joyride The record without question deserves to be heard and it should be picked up by radio stations and heard. What I want to ask you is being part of the rock scene and in the industry for almost 20 years now. What do you find to be the biggest changes since the release of Joyride back in 2003, now it’s a decade later and you kind of stepped away?

Thomas Flowers- Well obviously we’re living in a digital age and a single driven market. The record industry has changed dramatically since we were coming up. Back in the old days you had to sell 250,000 copies to be considered a success or to be given the keys to the next record opportunity. These days you’re high fiving each other if you can sell 10,000 copies of your album. I think that’s fine, it is what it is, you just adapt and adjust. I think there are some advantages to brand awareness through social media. Again back in the old days social media was how many individuals you could meet before, during, and after a show before getting back into a vehicle and driving to the next gig.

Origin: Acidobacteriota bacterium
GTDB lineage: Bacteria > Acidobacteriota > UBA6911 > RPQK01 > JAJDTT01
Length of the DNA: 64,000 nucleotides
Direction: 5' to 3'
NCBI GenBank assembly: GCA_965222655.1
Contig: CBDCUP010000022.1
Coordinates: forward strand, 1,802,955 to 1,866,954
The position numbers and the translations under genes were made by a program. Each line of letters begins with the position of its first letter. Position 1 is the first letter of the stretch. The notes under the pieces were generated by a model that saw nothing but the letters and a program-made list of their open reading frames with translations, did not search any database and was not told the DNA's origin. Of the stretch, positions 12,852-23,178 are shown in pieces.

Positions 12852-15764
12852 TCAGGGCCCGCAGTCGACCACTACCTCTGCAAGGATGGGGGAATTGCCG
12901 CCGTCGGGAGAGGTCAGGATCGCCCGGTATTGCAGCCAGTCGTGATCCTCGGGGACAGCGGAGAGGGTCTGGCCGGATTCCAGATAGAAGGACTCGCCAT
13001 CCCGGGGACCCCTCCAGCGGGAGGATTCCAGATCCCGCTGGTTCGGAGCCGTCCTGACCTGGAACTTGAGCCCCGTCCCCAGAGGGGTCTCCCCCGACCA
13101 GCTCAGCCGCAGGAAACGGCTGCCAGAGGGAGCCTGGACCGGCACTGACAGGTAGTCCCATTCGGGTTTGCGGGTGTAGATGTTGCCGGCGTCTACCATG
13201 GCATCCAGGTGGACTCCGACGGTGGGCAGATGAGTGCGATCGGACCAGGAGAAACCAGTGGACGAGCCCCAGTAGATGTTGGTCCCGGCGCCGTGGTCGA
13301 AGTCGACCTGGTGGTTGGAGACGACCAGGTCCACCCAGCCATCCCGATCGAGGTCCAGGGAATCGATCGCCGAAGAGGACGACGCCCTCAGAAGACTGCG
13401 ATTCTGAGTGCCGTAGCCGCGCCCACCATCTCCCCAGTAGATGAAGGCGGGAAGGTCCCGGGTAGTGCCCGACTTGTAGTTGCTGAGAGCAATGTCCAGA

These days you have an opportunity to connect to millions of individuals that will never be able to get to one of your concerts over the internet. That doesn’t necessarily translate into album sales or single sales, but it does provide a platform for you to at least get your name out there to a much wider audience. We are very happy about that, I mean my goodness again back in the old days we would tour relentlessly because that was the only way you could effectively or for the most part effectively promote your album or music. You know I think that some dramatic changes have taken place over the years with the industry. Not so dramatic that it’s completely foreign, the concept is still the same, you got to make people aware of what you got, you got to have a quality product. Someone got to be behind you enough to make sure that music is getting heard and is accessible in key mediums. I mean I’m sounding very businesslike but at the end of the day you know this really is a business. Completely understood.. It is a business but it’s about the music of course to you and the guys in the band but you have to look at it from all different aspects and completely understand what you are saying. I wanted to ask you about your lyrics. Your lyrics are often about the struggles we face in life and the wide range of emotions that go along with them. The one thing you always manage to do is keep the message positive and encouraging in all your songs. Do you find writing lyrics and music to be therapeutic? And these lyrics from very personal experiences?